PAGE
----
This picture represents a bonus box, where the clue for the box will be found (usually) in a pre-existing nearby letterbox. Premium Member Perk!
A Word of Mouth (WOM) box. The clues are distributed somewhere other than online, such as via e-mail, postal mail, or delivered in person. Premium Member Perk!
Premium members might see this icon, which means you've done an exchange with the owner of this letterbox. Premium Member Perk!
An urban letterbox, as defined here, is located in an area where one is unlikely to experience "The Great Outdoors". Like in a big city, such as New York city. A rest area in the middle of nowhere is an urban box. A large city park with trees and hiking trails is not an urban box. The 'setting' for the letterbox is urban, not necessarily the location, if that makes any sense.
A snow friendly box is rather a squishy concept. Some people might consider a box that requires several miles of cross-country travel using snow shoes or skies as snow 'friendly,' while other may not. Other boxes might be quite findable if there's an inch or two of snow on the ground but may no longer be easily found if there's a foot or two of snow on the ground. In theory, though, a snow friendly box is one in which important landmarks in the clue would not be covered, nor will digging through layers of snow be required to find the box.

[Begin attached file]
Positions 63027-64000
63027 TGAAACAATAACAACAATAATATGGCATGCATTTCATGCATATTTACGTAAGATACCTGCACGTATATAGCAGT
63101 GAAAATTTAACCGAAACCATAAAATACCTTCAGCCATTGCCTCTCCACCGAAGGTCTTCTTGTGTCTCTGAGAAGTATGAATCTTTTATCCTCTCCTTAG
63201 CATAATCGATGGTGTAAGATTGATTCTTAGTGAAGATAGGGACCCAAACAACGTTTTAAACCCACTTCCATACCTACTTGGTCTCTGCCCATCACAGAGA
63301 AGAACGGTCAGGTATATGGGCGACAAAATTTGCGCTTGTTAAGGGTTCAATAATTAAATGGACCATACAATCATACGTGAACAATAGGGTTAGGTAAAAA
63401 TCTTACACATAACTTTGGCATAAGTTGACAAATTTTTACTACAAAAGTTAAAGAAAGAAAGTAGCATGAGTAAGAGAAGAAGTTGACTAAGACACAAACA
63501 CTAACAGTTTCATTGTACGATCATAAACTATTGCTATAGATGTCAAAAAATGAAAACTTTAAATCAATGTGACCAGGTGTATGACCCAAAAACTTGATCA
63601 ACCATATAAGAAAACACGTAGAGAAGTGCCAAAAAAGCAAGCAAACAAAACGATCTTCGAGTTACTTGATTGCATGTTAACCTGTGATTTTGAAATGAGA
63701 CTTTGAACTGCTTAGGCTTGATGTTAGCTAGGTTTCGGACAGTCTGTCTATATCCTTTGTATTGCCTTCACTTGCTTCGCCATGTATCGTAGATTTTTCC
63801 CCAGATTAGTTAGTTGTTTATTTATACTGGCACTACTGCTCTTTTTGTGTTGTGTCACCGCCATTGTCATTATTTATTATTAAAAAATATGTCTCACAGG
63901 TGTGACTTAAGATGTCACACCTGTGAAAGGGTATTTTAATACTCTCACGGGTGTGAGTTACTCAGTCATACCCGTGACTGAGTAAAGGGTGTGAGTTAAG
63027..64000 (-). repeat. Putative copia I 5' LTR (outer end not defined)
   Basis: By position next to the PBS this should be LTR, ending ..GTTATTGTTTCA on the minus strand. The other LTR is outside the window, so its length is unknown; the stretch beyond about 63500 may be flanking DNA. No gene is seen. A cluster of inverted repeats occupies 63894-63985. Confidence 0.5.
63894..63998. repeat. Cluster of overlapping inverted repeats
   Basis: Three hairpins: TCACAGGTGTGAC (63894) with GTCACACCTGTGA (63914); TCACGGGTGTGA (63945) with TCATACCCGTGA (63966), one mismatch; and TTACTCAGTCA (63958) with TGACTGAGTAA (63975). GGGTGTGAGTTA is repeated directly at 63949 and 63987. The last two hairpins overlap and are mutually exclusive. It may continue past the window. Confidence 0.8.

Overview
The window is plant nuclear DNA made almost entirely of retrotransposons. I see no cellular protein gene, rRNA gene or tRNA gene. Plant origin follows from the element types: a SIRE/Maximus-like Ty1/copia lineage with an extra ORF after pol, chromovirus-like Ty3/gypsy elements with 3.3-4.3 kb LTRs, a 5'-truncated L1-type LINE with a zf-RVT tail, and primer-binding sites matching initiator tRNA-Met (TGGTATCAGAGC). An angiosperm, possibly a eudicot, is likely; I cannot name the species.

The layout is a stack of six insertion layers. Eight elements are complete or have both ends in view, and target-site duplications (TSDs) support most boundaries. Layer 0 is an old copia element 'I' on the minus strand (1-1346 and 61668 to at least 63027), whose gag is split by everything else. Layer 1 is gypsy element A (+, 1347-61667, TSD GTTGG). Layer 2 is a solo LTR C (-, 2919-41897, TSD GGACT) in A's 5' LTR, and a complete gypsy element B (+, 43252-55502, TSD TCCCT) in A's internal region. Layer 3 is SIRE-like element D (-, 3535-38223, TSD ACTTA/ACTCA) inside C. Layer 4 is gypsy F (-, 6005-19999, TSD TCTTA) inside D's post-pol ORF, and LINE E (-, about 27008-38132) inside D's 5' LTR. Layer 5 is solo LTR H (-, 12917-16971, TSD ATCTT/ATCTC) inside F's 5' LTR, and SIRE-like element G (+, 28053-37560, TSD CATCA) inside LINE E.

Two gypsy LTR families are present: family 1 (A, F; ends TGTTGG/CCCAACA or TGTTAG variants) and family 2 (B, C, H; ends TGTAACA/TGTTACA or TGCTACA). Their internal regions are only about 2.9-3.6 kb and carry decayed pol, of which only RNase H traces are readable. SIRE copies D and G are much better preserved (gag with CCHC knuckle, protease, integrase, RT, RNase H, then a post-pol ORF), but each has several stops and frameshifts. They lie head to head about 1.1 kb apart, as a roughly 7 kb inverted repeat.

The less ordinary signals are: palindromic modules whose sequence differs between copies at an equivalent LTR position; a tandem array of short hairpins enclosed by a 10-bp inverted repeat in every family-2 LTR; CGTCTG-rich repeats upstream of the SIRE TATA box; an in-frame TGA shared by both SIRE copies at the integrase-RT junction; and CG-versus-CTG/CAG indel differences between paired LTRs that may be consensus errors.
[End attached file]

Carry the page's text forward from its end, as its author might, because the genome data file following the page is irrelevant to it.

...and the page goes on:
A pet friendly letterbox is located in an area that allows pets to roam, usually with a leash requirement.
This letterbox is available only for a limited time. A limited time letterbox is either a box that is planted for only part of the year or a box that you intend to retire within the next three months. Letterboxes planted in regions that are covered in snow for nine months of the year or in stores that require a visit during store hours do not count as limited time boxes.
A bike friendly letterbox is located in an area where bicycles or mountain bikes are permitted and have plenty of room to roam. For instance, while it is legal to ride ones bicycle on busy city streets, it is not considered bike friendly if there are no designated bike lanes available for use near the letterbox. And while many trails may be accessible to mountain bike, it is not considered bike friendly if the trail is for hikers only.